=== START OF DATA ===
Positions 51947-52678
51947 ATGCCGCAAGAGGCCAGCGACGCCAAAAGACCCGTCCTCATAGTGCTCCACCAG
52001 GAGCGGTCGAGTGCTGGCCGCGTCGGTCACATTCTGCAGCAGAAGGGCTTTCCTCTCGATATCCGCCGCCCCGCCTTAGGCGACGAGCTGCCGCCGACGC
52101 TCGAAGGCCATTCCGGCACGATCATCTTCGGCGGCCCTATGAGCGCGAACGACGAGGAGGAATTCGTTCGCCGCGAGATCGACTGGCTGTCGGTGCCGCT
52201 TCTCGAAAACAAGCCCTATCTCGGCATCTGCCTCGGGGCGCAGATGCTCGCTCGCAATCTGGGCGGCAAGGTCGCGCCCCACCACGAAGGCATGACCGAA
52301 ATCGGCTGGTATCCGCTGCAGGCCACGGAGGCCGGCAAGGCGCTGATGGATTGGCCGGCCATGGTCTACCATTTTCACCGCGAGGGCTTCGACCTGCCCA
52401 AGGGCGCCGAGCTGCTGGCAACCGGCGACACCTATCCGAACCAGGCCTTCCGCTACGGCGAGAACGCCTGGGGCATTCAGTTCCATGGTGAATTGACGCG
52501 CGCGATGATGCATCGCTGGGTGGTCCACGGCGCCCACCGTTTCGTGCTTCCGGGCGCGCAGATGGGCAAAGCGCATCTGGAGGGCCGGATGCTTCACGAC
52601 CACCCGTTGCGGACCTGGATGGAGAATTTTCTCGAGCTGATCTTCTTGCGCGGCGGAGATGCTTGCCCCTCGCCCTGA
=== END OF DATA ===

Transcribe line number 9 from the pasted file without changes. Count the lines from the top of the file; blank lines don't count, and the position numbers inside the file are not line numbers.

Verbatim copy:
52601 CACCCGTTGCGGACCTGGATGGAGAATTTTCTCGAGCTGATCTTCTTGCGCGGCGGAGATGCTTGCCCCTCGCCCTGA